Record numbers of young Labour Party supporters defied rain and chill along the Tyrifjord on Thursday in a massive pep rally before the September national election. They cheered and applauded their leader Eskil Pedersen, as he attacked the two women leading Labour’s biggest opposition parties.
“It’s a paradox that two women (Conservatives’ leader Erna Solberg and Progress Party leader Siv Jensen) can end up leading the most anti-equality government for a long time,” Pedersen, the leader of Labour’s youth organization AUF, bellowed from the stage.
He also referred to the overweight Solberg as someone who “waddles” around and “stamps everything” she comes across with “freedom: Freedom for (wealthy businessman Stein Erik Hagen) from paying tax, freedom for private schools to earn money on students, freedom for Swedish youth to be unemployed, freedom for the oil fund from saving for the future.” Sporting a T-shirt reading “Frihet” (Freedom) himself, Pedersen seemed to think Labour had more rights to it than Solberg.
Pedersen’s choice of the word “waddles” brought a quick and sharp rebuke from his counterpart at the Young Conservatives, Paul Joakim Sandøy, who likened such language to someone still stuck in puberty. “He’s making a mistake if he thinks that kind of language (referring to Solberg’s obesity) will function in an election campaign,” Sandøy told Norwegian Broadcasting (NRK). “I think voters want to be taken seriously.”
AUF’s national summer camp at Gulsrud on the Tyrifjord is the first since AUF was the target of a lone gunman’s massacre at their previous camp on the island of Utøya. Pedersen initially declared plans to “take back” Utøya and rebuild after the massacre, but he’s met strong resistance from survivors of the attack and other AUF members who don’t want to return to the island.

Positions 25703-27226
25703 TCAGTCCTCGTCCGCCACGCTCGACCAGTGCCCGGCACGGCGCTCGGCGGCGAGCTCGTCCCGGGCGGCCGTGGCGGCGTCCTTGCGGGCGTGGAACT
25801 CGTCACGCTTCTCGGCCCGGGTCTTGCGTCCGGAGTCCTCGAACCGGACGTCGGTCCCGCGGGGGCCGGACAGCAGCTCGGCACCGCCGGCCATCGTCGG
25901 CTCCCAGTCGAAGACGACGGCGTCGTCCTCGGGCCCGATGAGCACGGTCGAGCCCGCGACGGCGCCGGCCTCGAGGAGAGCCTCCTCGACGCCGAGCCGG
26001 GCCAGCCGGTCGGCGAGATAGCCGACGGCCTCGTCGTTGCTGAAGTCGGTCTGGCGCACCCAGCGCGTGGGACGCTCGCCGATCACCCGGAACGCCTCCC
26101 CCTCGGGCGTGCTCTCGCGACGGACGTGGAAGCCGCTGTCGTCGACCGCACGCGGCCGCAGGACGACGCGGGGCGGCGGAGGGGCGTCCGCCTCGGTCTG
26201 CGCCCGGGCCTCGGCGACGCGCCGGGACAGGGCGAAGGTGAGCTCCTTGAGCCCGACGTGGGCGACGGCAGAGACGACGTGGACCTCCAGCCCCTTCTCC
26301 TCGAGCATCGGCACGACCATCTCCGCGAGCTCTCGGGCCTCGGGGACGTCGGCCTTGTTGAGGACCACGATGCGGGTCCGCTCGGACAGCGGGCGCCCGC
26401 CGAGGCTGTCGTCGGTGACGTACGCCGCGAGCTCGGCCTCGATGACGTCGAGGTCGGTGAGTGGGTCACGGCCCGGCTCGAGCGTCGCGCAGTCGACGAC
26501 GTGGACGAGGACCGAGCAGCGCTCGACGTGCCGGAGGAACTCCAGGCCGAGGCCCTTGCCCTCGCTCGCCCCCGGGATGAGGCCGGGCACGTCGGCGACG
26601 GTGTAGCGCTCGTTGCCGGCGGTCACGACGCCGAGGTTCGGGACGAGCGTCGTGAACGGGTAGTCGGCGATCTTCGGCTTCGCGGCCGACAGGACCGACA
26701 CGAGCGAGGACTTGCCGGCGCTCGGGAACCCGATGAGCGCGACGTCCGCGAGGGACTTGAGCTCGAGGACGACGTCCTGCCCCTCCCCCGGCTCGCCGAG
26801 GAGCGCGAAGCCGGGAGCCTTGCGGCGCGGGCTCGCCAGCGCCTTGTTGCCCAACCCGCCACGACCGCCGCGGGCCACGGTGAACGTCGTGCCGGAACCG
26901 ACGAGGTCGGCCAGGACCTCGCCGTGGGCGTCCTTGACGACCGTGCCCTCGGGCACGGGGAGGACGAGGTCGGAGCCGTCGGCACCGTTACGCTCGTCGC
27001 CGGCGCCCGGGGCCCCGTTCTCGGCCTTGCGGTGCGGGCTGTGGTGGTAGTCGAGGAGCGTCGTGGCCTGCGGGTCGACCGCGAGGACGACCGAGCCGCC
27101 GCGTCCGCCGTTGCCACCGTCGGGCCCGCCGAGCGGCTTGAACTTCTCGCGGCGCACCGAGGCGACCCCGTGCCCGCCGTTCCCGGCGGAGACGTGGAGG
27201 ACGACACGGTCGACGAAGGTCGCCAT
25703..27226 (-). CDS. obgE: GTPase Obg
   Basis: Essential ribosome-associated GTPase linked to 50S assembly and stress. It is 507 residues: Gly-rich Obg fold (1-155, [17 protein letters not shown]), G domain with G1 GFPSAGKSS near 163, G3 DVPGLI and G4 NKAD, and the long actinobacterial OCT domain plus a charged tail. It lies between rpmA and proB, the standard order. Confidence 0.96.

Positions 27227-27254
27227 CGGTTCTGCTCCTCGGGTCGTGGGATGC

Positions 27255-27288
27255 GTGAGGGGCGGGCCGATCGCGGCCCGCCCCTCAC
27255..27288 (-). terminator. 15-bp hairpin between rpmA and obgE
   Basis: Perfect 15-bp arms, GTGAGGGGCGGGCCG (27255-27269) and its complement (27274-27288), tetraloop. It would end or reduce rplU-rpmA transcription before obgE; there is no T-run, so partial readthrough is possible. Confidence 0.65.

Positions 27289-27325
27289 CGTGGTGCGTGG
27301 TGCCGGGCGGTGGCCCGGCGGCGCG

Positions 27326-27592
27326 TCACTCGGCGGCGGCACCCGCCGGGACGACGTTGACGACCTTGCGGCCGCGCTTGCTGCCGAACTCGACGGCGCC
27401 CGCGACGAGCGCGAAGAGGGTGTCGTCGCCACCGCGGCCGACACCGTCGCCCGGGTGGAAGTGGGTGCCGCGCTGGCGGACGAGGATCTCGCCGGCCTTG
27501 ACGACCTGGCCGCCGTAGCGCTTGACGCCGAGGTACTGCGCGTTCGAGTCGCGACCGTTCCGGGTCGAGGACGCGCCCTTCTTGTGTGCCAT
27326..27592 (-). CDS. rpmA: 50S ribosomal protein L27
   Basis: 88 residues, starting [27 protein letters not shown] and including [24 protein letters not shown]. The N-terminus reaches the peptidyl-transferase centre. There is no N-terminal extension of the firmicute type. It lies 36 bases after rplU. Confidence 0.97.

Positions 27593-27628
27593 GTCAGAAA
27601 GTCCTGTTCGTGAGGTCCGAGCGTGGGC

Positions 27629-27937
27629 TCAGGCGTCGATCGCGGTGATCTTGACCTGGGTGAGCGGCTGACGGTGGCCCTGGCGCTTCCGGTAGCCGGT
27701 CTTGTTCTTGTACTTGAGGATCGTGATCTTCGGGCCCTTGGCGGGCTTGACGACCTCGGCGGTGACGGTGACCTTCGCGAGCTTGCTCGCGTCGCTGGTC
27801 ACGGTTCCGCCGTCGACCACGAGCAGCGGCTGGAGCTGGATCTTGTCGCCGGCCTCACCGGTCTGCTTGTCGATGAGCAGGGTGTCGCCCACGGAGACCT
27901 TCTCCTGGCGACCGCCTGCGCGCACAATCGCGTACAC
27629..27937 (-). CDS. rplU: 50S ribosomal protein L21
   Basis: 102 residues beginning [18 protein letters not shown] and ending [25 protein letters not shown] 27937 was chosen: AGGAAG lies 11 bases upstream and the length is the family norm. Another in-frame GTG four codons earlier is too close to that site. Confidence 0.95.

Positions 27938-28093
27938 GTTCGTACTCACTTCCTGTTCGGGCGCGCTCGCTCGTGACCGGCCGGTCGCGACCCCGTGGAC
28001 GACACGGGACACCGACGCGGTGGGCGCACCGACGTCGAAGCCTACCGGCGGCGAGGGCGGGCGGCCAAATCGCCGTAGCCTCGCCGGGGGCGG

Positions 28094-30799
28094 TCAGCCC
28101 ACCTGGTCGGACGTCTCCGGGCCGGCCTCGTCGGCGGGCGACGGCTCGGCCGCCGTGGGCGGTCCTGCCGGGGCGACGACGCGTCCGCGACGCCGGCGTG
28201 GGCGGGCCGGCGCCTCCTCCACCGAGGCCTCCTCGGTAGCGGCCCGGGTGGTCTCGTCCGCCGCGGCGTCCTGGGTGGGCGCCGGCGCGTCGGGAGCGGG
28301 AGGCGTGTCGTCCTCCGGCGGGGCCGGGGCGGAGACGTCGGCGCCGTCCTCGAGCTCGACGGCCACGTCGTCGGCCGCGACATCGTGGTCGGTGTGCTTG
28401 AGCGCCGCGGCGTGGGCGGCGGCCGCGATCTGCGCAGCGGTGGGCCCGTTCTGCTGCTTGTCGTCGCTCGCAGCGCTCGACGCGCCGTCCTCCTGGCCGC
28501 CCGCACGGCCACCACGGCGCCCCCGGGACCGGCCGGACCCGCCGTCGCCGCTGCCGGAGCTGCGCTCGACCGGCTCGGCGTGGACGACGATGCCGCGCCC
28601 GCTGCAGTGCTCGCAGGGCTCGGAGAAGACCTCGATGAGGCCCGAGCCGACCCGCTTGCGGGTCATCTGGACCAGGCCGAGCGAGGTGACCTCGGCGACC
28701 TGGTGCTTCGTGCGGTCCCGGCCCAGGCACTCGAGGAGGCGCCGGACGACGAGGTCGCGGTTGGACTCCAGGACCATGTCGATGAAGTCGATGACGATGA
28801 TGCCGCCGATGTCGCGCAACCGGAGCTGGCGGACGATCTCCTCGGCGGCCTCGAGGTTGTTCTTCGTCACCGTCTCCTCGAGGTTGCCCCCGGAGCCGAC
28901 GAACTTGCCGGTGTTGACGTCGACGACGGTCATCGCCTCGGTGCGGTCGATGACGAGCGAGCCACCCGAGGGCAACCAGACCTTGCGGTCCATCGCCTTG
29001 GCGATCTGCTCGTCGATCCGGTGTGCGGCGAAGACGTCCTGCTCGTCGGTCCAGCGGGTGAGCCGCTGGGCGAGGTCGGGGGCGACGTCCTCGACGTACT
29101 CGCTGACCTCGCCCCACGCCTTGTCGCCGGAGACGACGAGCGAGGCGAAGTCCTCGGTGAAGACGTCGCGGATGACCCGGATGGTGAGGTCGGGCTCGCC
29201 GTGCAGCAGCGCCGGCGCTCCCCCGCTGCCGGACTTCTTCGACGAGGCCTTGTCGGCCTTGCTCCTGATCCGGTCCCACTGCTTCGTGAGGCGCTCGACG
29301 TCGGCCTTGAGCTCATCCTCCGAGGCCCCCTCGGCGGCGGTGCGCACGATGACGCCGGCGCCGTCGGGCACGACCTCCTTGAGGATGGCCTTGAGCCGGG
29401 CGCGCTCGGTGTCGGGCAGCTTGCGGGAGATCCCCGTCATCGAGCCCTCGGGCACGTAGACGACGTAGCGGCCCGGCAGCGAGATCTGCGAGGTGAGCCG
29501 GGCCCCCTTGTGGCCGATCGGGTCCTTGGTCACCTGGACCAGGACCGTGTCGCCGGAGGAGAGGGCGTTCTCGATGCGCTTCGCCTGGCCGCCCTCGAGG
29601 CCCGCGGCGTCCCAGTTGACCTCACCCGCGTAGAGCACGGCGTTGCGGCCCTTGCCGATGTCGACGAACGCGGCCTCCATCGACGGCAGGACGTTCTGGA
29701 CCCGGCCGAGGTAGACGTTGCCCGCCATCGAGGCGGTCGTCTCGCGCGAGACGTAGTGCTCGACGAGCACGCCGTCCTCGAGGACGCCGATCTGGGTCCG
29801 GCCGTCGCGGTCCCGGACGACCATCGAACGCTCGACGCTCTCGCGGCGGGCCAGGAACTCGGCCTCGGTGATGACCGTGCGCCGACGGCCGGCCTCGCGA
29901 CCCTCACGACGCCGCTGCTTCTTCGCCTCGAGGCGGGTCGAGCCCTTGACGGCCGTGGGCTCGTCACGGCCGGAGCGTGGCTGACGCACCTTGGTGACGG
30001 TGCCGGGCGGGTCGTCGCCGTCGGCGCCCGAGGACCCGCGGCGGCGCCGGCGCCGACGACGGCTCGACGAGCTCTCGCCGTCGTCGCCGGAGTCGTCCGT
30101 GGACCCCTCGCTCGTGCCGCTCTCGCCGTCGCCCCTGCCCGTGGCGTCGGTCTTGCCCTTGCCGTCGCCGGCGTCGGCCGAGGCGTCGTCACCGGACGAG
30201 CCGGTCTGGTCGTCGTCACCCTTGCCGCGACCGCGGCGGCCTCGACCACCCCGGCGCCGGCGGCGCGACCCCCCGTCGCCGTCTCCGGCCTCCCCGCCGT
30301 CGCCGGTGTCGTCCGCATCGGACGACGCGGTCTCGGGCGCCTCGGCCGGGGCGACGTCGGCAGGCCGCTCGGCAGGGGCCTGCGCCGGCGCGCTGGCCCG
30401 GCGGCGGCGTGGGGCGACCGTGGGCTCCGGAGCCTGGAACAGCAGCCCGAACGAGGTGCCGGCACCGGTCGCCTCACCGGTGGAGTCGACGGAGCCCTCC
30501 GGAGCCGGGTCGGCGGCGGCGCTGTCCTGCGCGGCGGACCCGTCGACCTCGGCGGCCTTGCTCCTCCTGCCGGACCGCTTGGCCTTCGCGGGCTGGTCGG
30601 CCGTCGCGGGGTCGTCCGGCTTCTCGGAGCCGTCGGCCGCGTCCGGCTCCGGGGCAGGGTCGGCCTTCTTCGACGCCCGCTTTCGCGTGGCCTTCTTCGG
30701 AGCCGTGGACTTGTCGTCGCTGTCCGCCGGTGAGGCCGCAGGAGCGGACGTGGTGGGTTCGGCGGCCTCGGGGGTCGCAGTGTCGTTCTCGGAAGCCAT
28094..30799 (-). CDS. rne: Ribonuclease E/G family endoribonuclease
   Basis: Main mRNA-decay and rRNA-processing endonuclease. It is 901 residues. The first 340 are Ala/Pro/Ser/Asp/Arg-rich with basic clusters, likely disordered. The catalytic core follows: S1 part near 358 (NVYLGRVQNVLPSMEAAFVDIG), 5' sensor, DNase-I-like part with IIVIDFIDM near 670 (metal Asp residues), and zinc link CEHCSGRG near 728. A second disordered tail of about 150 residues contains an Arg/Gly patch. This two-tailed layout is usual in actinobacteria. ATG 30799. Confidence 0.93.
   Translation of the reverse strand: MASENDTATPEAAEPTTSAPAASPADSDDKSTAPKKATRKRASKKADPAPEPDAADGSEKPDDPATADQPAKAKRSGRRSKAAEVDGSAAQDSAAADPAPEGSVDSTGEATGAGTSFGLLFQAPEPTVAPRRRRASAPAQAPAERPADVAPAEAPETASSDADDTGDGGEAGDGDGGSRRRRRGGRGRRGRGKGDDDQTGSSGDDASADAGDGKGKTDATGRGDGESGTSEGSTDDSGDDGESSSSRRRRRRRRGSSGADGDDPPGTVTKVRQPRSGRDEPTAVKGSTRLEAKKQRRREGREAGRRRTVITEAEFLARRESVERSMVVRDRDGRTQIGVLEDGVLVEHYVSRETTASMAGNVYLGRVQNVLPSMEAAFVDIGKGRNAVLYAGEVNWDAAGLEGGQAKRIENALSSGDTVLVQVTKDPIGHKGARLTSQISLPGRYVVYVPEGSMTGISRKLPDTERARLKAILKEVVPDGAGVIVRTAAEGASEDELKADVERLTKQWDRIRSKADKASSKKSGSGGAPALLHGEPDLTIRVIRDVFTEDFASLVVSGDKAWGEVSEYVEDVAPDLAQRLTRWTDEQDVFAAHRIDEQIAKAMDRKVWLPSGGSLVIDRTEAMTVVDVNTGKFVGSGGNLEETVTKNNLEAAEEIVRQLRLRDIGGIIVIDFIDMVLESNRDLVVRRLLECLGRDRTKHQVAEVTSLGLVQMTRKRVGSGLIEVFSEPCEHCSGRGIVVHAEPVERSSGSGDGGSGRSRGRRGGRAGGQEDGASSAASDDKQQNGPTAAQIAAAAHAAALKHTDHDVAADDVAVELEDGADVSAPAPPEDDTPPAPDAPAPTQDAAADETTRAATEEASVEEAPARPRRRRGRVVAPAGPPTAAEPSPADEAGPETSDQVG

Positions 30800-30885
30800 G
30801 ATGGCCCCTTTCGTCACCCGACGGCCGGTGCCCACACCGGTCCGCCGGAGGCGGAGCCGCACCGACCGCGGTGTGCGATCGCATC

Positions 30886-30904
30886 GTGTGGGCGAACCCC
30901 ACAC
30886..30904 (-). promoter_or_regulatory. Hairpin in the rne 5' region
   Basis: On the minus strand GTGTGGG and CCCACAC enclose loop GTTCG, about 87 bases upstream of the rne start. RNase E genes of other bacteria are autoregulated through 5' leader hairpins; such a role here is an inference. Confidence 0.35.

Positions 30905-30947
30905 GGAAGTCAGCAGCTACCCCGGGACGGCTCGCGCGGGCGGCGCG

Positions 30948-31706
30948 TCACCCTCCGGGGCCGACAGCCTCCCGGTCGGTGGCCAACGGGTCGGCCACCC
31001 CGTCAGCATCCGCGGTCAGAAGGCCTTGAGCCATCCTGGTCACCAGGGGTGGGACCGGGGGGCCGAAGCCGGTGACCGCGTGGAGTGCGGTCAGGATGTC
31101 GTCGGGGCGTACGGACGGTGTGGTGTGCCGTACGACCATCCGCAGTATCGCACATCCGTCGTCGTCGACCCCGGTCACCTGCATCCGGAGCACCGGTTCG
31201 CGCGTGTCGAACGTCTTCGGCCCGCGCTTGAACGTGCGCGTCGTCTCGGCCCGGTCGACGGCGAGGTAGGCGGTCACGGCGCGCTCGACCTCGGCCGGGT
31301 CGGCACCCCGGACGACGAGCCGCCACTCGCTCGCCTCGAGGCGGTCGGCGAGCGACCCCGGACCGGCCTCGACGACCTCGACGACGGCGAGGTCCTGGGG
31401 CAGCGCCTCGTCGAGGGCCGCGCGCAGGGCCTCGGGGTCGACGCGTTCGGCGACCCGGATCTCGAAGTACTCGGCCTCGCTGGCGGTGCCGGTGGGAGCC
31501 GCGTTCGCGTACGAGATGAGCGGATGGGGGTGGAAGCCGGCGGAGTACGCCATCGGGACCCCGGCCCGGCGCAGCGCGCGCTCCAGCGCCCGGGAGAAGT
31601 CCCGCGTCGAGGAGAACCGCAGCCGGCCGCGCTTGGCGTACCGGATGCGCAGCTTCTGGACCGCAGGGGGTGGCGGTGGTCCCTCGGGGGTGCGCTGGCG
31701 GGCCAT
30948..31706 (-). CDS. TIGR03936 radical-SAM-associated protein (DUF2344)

“Gulsrud isn’t the same as Utøya, but it’s fine alternative,” Anette Davidsen, leader of AUF in Nordland County in Northern Norway told NRK. “It’s important that we take the time necessary to rebuild Utøya. It’s better to do it right than to do it quickly.”
Davidsen, who survived the massacre on Utøya, said she’s “put it behind” her and wants to simply enjoy the summer camp, “what we had before 2011.” Among those coming to speak will be Labour Prime Minister Jens Stoltenberg and Health Minister Jonas Gahr Støre.
She’s glad so many young Labour supporters are taking part this year because “we want to gear up for the election campaign. Among the themes we’ll discuss are how to create the world’s best schools, to get more young people into jobs and, of course, how Labour and its coalition partners will win the election.”
Views and News from Norway/Nina Berglund
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